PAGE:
If you're traveling through Southeast Asia and want to get off the beaten path, visit Bagan, Myanmar.
Bagan is an ancient city in central Myanmar (formerly Burma), known for its Bagan Archeological Zone, consisting of more than 2,000 Buddhist monuments towering over misty green plains.
This ancient Burmese city is also gaining popularity for its hot air balloon season, when visitors can either hop in a basket themselves or just sit back and watch them take flight. (The balloons launch each morning as the sun rises.)
Exploring the ancient city of Bagan is an experience like no other. Detailed below is information on how you can get there, and what to do once you arrive.
The fastest way to reach Bagan would be by flying into Mandalay, then taking road transportation from there. Mandalay is the nearest major city to Bagan, and flights will be cheapest if you're flying here first. Travel times from Mandalay to Bagan will also be the shortest.
The two best ways to reach Bagan from Mandalay are by bus or by hiring a private taxi. You can determine which option is more feasible for you based on your budget, comfortability, and time constraints.
Traveling to Bagan from Mandalay by bus will without a doubt be your cheapest option. Though the buses can be a little bit cramped and aren't the most comfortable form of transportation, they are in fact reliable and air-conditioned.
You can head to Myanmar Bus Ticket and search for different dates and options for booking a bus ticket from Mandalay to Bagan. This specific website provides various bus companies to choose from, and tickets average around $9 USD for a one-way fare.
When I traveled to Bagan from Mandalay, I used the JJ Express Highway Bus and booked my ticket through Scapetour. The JJ Express leaves Mandalay for Bagan daily at 8:00 a.m., 10:00 a.m., 3:00 p.m., and 5:30 p.m., and takes approximately five hours to arrive.
Though this bus costs a bit more ($16 USD+ fees for a one-way fare), I chose this option because it provides a convenient pick-up and drop-off service to and from your accommodation, saving you a trip and added hassle by having to take a taxi to your hotel from the bus station.
If you're looking for the most comfortable transportation option to get you from Mandalay to Bagan, hire a private taxi through Viator.
Though you'll have to shell out around $70 USD, by opting for a private taxi, you can choose your own departure time, pay with a credit card in advance to avoid haggling with taxi drivers in person, and make stops along the way for breaks or photo-ops. Hiring a private taxi could also shave off up to an hour of travel time.
If you're not too concerned with your budget and are looking for the most comfortable option, then I suggest hiring a private taxi.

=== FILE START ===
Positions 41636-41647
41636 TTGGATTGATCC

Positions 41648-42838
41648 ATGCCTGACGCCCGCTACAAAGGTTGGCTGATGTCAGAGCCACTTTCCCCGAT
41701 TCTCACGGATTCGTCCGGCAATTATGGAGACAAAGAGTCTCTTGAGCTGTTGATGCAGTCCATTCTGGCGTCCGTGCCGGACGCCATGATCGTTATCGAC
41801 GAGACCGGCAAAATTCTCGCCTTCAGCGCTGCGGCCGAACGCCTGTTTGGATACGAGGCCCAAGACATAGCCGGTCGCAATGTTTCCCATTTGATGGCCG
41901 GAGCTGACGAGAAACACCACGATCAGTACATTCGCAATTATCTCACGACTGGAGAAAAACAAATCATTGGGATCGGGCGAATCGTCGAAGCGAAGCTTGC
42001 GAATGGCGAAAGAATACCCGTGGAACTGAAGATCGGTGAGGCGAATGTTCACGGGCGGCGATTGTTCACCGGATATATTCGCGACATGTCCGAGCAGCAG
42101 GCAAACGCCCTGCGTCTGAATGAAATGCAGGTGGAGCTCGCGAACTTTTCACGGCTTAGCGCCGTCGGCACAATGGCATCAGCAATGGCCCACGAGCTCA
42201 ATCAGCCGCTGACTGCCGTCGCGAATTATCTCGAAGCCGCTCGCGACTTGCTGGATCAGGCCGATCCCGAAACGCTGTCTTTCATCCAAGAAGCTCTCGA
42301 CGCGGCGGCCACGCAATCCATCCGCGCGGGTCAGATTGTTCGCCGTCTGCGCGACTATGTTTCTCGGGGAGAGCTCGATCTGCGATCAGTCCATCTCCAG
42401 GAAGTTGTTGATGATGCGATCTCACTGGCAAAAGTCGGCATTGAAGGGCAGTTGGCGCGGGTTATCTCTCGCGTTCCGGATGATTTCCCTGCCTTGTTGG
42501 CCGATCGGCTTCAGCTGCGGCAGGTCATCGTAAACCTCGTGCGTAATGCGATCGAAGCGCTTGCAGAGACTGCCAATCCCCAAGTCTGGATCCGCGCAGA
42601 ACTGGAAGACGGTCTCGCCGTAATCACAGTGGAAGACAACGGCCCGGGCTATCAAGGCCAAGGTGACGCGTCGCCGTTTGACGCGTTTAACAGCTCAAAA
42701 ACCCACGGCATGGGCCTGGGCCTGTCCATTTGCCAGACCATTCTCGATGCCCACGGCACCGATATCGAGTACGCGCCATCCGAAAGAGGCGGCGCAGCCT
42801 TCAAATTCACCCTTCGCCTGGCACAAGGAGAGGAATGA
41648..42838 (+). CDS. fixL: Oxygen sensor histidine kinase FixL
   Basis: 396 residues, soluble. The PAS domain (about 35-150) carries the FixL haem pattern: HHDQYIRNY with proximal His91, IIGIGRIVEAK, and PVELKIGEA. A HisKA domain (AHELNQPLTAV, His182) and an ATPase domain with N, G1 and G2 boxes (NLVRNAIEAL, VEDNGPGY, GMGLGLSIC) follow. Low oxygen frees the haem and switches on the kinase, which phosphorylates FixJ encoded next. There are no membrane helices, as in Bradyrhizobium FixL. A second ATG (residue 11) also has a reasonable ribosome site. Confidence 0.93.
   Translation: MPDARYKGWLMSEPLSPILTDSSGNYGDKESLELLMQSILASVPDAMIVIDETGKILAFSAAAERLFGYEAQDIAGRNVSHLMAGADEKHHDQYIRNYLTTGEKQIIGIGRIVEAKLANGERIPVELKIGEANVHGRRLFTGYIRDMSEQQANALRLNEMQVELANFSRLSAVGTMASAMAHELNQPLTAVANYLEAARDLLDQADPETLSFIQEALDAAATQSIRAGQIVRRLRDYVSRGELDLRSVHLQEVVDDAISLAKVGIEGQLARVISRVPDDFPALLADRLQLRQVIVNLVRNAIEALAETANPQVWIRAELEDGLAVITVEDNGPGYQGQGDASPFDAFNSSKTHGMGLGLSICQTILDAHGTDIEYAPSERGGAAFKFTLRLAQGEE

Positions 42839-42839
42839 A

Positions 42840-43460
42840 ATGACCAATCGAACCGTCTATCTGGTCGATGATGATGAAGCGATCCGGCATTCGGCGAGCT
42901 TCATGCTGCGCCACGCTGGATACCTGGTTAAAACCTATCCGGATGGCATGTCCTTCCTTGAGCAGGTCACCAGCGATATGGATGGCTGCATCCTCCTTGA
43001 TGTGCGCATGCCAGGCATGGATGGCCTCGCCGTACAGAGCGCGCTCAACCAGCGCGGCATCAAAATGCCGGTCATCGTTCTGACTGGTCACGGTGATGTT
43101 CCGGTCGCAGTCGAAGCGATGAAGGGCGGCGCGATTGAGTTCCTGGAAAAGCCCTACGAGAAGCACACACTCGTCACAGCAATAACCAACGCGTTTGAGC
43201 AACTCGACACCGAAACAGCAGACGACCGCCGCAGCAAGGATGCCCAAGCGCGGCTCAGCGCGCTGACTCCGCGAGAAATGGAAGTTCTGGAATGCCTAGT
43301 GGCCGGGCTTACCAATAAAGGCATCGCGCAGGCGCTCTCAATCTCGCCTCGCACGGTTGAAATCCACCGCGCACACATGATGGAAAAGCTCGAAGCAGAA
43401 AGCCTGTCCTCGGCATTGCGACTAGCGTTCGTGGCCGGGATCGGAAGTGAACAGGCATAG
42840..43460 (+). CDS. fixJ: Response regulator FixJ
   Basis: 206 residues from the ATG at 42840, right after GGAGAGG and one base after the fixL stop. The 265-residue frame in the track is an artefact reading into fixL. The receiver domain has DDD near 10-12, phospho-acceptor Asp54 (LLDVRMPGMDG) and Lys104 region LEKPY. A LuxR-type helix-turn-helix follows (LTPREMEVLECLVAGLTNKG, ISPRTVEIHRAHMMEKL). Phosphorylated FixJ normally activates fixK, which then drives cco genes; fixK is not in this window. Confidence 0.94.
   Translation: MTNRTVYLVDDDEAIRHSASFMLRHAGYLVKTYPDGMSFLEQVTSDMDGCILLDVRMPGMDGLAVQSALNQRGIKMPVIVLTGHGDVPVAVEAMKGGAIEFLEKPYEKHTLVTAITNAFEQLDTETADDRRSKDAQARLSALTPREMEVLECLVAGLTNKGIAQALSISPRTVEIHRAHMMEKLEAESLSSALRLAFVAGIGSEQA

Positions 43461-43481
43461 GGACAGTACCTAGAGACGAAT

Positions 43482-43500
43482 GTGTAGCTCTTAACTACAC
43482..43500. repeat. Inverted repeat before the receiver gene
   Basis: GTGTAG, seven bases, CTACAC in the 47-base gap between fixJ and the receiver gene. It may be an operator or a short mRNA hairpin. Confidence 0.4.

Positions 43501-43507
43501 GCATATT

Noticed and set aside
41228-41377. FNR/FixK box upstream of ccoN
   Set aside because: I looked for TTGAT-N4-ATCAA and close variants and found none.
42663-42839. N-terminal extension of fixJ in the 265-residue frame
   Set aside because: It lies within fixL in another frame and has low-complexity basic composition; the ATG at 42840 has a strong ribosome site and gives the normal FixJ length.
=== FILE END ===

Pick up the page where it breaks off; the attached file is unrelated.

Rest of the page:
Before you freak out about the following information, note that motorbikes in Bagan aren't the same as motorbikes in other parts of Southeast Asia.
I tried to ride a proper motorbike once while visiting Laos, almost crashed it, and promised myself I would never try to ride a motorbike alone again in SE Asia.
When I arrived in Bagan and was told the only true way to see the city is by renting a motorbike, I was pretty bummed and started looking for alternative options to see all of Bagan's ancient temples -- to no avail.
Speaking to the receptionist where I was staying, I was assured that the bikes in Bagan are electric, known as E-bikes, not motorbikes, and are much, much easier to ride. I didn't really believe her, but I gave it a shot, and she was right.
Bagan's E-bikes can only go up to 30 mph and don't require the coordination and balance that proper motorbikes require. If you're worried about hiring an E-bike, I can assure you from my experience that you don't need to be.
Just take this traveler's word for it, and see what they had to say about riding E-bikes in Bagan, where you can hire one on your own, and how much they should cost.
Like Cappadocia in Turkey or the Albuquerque International Balloon Fiesta in New Mexico, Bagan is known for its hot air balloon season, occurring every year from October to mid-April.
Bagan's hot air balloons are one of its main attractions, lifting off at sunrise every morning, rising across the horizon over the city's ancient temples, an incredible sight you just have to see in your lifetime.
If you want to experience Bagan's hot air balloons the right way, wake up at least an hour before sunrise, hop on that E-bike I just convinced you not to be afraid of, ride along Bagan's main road (just ask someone at reception), and head to any temple for stunning sunrise views of the hot air balloons.
If you catch yourself having trouble finding a good spot to see the balloons (I did), there will usually be locals who will offer to guide you to a good spot -- for a small fee, of course. I was skeptical of this at first, but the woman assured me she would take me to a good spot, and she did as she said.
Now, if you're one of those luxury travelers (I'll get there one day), and want to really experience Bagan's hot air balloons, you can pay around $400 USD and soar through the sky yourself on one of these majestic carriages.
Click here for more detailed information on how to experience a unique bird's eye view of Bagan through a hot air balloon ride.
During the day, the best thing to do in Bagan is to get back on that E-bike and go temple hopping.
Wherever you're staying, they will provide city maps of Bagan, highlighting the major temples around the city. Most of the temples are situated along dirt roads, making for (sometimes) bumpy rides, but with extraordinary views from all angles.
Riding on an E-bike through Bagan's dirt roads, surrounded by ancient temples, and out in the open was one of the most liberating and humbling experiences I've had while traveling. I truly believe Bagan should be at the top of any traveler's bucket list.